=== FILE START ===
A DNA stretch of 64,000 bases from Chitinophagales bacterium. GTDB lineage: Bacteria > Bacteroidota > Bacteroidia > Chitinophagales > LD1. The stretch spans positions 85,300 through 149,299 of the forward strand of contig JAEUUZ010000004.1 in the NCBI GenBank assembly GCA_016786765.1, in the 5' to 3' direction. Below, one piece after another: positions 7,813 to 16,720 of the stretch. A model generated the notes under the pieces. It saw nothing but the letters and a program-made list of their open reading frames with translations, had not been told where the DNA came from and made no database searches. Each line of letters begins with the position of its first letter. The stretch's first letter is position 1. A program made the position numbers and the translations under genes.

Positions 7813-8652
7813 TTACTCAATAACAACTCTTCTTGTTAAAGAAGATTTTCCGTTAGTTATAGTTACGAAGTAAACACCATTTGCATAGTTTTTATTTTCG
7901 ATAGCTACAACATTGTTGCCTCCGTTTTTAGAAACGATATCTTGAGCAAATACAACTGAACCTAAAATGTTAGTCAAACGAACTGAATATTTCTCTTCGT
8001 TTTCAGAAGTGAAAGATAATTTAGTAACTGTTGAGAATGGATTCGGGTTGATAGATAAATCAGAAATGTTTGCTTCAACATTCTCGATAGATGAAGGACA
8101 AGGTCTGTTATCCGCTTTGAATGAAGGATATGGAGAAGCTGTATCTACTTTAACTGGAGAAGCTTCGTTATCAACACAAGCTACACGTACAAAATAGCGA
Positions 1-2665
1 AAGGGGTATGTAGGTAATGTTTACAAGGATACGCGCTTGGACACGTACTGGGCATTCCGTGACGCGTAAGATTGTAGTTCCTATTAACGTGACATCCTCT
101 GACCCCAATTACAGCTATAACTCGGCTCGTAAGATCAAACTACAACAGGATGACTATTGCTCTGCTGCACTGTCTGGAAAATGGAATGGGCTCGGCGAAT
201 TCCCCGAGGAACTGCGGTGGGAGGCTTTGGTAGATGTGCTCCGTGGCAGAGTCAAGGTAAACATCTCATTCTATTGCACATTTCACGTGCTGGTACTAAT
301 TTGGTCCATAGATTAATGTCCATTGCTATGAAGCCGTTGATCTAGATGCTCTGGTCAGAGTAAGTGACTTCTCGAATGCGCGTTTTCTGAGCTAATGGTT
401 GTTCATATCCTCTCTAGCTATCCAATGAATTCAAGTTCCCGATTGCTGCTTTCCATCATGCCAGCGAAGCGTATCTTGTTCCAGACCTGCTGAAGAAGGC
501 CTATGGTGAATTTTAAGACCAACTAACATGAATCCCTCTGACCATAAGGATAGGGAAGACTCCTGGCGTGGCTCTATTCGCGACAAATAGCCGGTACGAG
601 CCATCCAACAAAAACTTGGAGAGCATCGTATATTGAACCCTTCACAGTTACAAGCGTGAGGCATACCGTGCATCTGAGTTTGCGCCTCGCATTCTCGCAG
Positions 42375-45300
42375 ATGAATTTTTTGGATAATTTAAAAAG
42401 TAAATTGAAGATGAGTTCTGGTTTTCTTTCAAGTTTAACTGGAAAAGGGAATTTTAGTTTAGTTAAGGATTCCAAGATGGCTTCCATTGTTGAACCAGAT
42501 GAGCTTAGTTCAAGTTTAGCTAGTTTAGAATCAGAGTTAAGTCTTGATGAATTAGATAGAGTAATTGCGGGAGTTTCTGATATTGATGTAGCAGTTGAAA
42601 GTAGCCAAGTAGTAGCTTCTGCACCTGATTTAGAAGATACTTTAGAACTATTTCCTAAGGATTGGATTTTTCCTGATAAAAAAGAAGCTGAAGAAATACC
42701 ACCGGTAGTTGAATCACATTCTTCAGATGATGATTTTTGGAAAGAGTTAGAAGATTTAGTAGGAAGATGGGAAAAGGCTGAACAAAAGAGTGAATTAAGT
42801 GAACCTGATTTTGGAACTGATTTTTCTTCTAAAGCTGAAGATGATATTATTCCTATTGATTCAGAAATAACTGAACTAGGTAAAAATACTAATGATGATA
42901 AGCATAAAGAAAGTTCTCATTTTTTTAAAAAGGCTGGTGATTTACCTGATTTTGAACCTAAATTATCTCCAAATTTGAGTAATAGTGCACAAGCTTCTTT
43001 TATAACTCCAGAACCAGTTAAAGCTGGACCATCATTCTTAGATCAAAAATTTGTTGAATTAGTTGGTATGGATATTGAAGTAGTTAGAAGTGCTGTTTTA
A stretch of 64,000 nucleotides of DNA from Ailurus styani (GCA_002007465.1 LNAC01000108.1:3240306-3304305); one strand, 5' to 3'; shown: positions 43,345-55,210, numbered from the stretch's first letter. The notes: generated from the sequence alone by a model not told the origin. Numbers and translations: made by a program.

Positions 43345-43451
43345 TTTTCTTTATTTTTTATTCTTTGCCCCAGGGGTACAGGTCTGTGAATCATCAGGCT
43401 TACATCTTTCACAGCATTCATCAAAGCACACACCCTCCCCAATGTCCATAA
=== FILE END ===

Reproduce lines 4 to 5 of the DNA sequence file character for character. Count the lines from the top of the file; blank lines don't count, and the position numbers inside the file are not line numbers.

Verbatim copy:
7901 ATAGCTACAACATTGTTGCCTCCGTTTTTAGAAACGATATCTTGAGCAAATACAACTGAACCTAAAATGTTAGTCAAACGAACTGAATATTTCTCTTCGT
8001 TTTCAGAAGTGAAAGATAATTTAGTAACTGTTGAGAATGGATTCGGGTTGATAGATAAATCAGAAATGTTTGCTTCAACATTCTCGATAGATGAAGGACA